ZM-87

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The ZM-87 Portable Laser Disturber is a Chinese electro-optic countermeasure neodymium laser device. The ZM-87 was primarily intended to blind humans but was also reported to damage the photo-electric elements in laser rangefinders, videocameras and missile seekers. Roughly 22 of the devices were produced by the company Norinco before production ceased in 2000 as a result of the 1995 United Nations Protocol on Blinding Laser Weapons ban.

The ZM-87 is notable as one of only a few laser weapons ever produced. Controversy has also surrounded the possible recent use of the weapon by Russian, Chinese, and North Korean armed forces.[citation needed]

Data[edit]

  • Power output: 15 mW, 5 pulses per second, at two wavelengths.
  • Maximum range (blinding): 2 to 3 kilometres (1.2 to 1.9 mi) (5 km or 3.1 mi if a 7× magnifying optic is used)
  • Maximum range (temporary blinding): 10 km (6.2 mi)
  • Weight (without battery): 35 kilograms (77 lb)

A battery supplies a portable electric energy converter which through a cable feeds a beam emitter 84-centimetre (33 in) long mounted on a tripod. It has a gunsight. It resembles a heavy machine gun.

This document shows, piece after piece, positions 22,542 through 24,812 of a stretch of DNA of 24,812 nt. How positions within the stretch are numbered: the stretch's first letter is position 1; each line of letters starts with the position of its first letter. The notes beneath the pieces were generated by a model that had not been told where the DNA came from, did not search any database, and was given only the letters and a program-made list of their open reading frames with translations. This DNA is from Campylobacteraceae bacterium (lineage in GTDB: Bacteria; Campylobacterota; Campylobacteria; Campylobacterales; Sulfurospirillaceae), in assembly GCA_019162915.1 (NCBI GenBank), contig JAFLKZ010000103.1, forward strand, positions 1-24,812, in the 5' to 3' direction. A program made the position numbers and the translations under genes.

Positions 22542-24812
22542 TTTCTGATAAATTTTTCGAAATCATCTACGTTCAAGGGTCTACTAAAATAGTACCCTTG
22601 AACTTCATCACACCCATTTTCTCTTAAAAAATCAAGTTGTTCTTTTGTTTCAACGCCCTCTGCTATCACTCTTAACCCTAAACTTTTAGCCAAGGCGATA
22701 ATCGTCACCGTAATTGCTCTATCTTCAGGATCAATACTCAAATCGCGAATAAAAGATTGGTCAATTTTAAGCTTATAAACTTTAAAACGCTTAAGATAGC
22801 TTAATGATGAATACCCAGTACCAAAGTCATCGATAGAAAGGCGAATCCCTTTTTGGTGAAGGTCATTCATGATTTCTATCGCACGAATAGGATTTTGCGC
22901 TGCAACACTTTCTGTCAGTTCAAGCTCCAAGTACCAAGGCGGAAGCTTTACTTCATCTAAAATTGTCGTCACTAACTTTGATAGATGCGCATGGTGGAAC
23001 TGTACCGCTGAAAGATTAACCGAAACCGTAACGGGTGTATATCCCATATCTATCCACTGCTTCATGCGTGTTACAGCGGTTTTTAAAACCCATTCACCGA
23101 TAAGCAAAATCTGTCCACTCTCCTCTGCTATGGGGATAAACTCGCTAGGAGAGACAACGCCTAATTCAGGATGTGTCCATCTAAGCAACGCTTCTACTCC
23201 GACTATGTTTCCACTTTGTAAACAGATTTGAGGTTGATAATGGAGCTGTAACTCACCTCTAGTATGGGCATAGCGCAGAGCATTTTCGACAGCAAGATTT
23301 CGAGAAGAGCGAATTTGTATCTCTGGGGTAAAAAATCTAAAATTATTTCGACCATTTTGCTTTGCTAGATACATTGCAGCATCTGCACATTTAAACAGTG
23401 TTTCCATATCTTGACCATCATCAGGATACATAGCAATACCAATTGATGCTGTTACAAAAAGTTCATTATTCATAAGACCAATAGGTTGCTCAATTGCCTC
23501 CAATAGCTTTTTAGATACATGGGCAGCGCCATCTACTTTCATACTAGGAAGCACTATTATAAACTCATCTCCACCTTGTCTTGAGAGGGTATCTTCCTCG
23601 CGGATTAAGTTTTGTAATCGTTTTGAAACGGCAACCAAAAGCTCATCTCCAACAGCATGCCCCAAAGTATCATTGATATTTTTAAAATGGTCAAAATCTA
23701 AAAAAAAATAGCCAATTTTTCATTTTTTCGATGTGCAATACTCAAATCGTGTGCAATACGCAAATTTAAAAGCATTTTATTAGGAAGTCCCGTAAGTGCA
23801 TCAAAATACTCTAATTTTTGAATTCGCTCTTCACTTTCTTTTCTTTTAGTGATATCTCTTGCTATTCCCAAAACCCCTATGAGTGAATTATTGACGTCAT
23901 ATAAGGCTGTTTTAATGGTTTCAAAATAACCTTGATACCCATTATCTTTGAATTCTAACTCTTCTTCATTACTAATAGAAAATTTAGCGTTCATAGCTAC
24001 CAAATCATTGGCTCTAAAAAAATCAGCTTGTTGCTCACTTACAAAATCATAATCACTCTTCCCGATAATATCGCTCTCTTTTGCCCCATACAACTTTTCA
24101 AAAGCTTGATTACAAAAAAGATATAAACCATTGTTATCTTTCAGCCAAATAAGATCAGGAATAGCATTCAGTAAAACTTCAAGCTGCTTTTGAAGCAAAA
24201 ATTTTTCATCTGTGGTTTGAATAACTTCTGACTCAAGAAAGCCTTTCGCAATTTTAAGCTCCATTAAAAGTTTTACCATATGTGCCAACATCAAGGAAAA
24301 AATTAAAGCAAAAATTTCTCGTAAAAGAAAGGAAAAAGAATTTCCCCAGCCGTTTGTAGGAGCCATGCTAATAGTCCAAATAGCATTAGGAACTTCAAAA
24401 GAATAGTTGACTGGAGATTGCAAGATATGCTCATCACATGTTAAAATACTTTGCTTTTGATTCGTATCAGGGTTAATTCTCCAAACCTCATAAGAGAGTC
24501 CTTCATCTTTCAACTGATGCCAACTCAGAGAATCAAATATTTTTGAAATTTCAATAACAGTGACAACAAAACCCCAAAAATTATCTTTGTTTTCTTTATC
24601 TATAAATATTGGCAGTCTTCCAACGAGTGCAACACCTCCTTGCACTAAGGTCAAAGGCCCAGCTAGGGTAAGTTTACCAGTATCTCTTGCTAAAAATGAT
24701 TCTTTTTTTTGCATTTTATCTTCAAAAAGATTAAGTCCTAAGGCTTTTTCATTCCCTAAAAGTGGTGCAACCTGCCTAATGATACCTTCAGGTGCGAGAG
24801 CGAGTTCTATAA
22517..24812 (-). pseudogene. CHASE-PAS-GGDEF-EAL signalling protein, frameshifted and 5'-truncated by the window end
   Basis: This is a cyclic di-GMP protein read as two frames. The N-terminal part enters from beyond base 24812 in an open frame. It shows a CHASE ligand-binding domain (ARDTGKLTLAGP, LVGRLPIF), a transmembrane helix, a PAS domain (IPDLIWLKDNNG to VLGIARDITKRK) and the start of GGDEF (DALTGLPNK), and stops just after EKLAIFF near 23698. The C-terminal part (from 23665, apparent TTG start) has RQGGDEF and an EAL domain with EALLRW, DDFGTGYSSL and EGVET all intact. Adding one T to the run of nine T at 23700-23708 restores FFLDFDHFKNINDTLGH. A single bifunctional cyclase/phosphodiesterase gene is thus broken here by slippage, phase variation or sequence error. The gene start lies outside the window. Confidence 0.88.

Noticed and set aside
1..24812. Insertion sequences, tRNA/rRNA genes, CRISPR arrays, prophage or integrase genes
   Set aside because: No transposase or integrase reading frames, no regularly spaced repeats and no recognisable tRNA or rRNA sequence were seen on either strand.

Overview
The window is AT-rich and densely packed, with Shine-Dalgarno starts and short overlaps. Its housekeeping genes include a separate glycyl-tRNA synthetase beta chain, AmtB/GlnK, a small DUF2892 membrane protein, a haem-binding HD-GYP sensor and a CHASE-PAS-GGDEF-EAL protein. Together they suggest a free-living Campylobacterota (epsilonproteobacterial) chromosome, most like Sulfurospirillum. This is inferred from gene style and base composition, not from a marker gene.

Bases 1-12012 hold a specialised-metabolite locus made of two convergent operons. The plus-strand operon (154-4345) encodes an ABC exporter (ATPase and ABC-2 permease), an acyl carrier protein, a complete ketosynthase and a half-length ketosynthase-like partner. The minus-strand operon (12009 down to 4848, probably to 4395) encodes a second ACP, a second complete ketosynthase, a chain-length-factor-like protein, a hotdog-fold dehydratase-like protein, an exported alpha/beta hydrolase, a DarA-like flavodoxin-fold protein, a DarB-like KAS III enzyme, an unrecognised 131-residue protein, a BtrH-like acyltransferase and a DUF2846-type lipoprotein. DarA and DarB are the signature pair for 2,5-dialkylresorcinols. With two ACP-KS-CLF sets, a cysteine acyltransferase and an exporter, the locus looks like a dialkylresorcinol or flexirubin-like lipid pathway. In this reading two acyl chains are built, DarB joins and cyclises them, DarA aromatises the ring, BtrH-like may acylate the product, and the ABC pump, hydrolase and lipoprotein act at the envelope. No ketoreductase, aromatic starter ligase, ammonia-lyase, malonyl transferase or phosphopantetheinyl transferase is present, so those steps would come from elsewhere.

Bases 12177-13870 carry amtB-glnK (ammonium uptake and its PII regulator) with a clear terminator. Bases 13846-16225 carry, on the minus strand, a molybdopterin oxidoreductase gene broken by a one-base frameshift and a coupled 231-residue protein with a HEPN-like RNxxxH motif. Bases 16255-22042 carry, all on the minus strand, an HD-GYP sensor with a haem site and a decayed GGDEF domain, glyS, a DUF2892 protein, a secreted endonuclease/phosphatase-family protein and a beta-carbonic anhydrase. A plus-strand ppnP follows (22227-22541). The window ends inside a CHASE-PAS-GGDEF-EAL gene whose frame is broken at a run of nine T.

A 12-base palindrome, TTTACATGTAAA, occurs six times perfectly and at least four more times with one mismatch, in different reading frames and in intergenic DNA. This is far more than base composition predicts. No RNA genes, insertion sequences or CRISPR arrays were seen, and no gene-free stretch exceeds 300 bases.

History[edit]

Development of the ZM-87 began in the late 1980s. The device was first publicly revealed at a defense exhibition in the Philippines in May 1995 and soon after in Abu Dhabi, where the weapon gained publicity. In October 1995, during the United Nations Convention on Certain Conventional Weapons, Protocol IV, banning blinding laser weapons, was passed, making the ZM-87 illegal. In April 1997 a United States Naval officer sustained a retinal injury consistent with exposure to this sort of laser fired from the Russian freighter Kapitan Man at a Canadian Forces helicopter in which he was a passenger. This became known as the Strait of Juan de Fuca laser incident. By December 2000, known production of ZM-87 has ceased. However, in 2003 North Korea is reported to have used the ZM-87 to illuminate two United States Army Apache helicopters.[1]

See also[edit]

References[edit]

  1. ^ Lister, Tim. "North Korea's military aging but sizeable". CNN. Retrieved 24 December 2010. 

External links[edit]